Perth Airport commits to new Environment, Social, People and Governance Strategy
Perth Airport’s new ESPG Strategy will see the airport deliver upon a wide range of sustainability commitments, as well as reconfirm its commitment to safety and diversity.
Credit: Perth Airport
Perth Airport (PER) has announced that a rapid expansion in its use of renewable energy will drive its new commitment to be carbon neutral by 2030.
The carbon neutral commitment – which covers the airport’s Scope 1 and 2 emissions – is part of a new Environment, Social, People and Governance (ESPG) Strategy that sets ambitious sustainability targets for the Perth Airport team.
Perth Airport’s CEO, Kevin Brown, said that the ESPG strategy will build upon the airport’s reputation for doing the right thing by the community: “Perth Airport is focussed on delivering economic, social and cultural benefits by keeping the people of Western Australia connected to the rest of the nation and the world. We understand that our impact as an organisation goes way beyond the boundaries of the airport estate.”
This is not a new concept to Perth Airport. In recent years, Perth Airport has performed strongly in the internationally recognised GRESB accreditation process, which benchmarks the Environmental, Social and Governance performance of infrastructure assets.
“We will continue to build on this foundation and move forward by challenging our team to drive further improvements in all areas of our operations,” Brown continued. “We have emphasised the People element within ESPG to encompass not only our own team, but to recognise that we serve the people of Western Australia and look to meet their expectations on responsibly and sustainably managing our operations. As a diverse team, we reflect the aspirations and needs of the community that we serve.”
Brown also explained that Perth Airport is committed to managing and reducing its environmental impact across its 2,100 hectare estate and beyond: “Climate change is a global challenge which requires us all to act. We continue to manage our own carbon emissions through the Airport Carbon Accreditation process run by Airports Council International. We all need to be a part of the solution, and we are already laying the groundwork that will set us on the path toward our own operations becoming carbon neutral by 2030. We believe that we can achieve 50 per cent renewable energy across our estate by 2030, involving our tenants and operators.”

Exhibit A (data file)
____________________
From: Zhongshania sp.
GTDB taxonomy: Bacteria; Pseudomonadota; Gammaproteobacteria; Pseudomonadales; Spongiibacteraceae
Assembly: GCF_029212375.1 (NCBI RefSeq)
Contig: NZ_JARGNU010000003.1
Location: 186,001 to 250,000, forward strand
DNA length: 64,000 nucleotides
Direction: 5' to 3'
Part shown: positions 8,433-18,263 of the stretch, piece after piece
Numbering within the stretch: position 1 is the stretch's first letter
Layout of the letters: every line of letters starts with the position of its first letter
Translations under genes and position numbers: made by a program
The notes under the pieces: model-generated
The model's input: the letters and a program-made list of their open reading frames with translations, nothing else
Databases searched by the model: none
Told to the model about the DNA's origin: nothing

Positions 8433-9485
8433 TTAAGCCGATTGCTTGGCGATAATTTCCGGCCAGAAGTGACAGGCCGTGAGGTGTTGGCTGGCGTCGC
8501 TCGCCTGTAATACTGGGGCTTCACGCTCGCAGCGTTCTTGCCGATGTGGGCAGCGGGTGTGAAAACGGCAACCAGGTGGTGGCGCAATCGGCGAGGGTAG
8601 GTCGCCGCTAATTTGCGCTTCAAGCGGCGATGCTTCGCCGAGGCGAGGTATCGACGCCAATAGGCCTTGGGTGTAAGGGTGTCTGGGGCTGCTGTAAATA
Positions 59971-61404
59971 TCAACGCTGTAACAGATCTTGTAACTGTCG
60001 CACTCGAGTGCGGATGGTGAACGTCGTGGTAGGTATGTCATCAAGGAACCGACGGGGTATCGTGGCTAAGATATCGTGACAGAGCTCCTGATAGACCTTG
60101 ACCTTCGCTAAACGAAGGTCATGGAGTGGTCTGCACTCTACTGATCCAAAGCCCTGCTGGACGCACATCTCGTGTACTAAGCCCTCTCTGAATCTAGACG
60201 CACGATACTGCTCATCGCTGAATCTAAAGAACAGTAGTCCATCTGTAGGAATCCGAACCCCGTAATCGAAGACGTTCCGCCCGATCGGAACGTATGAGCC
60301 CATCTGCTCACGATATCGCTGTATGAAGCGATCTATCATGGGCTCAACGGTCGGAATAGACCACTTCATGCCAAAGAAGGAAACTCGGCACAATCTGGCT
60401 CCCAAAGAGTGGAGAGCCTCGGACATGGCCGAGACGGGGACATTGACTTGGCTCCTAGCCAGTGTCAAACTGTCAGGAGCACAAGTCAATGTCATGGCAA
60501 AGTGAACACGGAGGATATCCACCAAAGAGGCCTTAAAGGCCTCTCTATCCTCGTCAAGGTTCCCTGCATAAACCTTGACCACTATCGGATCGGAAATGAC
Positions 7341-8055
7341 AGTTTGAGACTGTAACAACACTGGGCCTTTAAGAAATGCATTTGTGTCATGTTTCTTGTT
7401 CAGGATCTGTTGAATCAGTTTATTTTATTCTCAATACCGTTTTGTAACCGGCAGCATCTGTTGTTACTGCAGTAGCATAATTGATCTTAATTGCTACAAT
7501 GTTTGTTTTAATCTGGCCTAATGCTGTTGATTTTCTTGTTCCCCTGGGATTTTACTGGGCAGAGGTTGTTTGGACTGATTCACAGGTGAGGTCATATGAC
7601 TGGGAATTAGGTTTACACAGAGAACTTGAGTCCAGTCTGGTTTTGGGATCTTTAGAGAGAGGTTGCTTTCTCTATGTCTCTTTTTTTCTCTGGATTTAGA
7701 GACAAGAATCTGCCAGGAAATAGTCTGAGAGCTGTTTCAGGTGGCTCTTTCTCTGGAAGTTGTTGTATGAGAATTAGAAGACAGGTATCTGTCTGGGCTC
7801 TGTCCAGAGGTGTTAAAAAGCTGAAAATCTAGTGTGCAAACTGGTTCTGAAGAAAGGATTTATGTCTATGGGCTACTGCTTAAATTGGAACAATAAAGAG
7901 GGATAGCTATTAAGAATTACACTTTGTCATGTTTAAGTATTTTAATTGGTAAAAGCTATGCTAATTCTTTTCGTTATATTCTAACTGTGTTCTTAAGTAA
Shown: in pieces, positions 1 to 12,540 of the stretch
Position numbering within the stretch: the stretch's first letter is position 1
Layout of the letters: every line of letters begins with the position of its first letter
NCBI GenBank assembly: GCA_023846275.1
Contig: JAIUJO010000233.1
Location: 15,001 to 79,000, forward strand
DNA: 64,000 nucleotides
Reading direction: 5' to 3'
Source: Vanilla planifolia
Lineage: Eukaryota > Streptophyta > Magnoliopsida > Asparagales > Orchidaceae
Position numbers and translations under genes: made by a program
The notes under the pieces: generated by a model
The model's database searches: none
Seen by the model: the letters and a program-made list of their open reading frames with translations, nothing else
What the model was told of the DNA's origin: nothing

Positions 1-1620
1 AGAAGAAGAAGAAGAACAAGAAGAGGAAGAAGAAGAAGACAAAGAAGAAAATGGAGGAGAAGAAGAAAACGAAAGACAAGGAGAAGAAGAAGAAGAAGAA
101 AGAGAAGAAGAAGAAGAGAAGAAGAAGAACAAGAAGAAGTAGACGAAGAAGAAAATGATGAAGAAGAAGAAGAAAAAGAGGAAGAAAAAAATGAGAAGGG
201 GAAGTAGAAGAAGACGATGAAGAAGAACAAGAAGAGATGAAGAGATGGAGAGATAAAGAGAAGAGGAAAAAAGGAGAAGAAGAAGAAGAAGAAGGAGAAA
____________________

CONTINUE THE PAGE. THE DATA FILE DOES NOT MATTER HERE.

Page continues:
Additionally, Perth Airport has adopted a ‘no net loss of biodiversity’ commitment for its aviation and development projects and has recommitted to its efforts to preserve the Munday Swamp wetland and indigenous heritage area.
“We will embed sustainability considerations into the design and delivery of all infrastructure projects at Perth Airport by setting minimum requirements in key areas of sustainability. We will deliver major reductions in waste, with a cut of 20 per cent in waste to landfill and an increase in recycling of 75 per cent, and will ensure that our scheme water use remains below 2019 levels by 2030,” Brown explained.
Furthermore, Brown outlined that the ESPG targets also reconfirm the airport’s commitment to safety and diversity: “The safety of our team members, airline partners, tenants, retailers and everyone who passes through our terminals and broader estate will always be our top priority. We continue to aspire to zero injuries, setting standards for safety and driving down lost time injury rates.”
“The Perth Airport team has members from all parts of the world who have chosen Perth as their home. We celebrate this diversity and are committed to ensuring our team reflects the broader community. We will be working toward introducing a hidden disabilities programme for our terminals and other services for people of different abilities,” Brown said.
He continued: “We have already had success in supporting majority Aboriginal-owned businesses. Through adoption of special measures in our new Aboriginal and Torres Strait Islander Procurement Policy, we will increase the number and value of procurement contracts awarded, and influence workforce participation for First Nations People within our supply chain more broadly. We have also joined the global push to end Modern Slavery and will continue to review all of our new contracts and suppliers in light of this commitment.”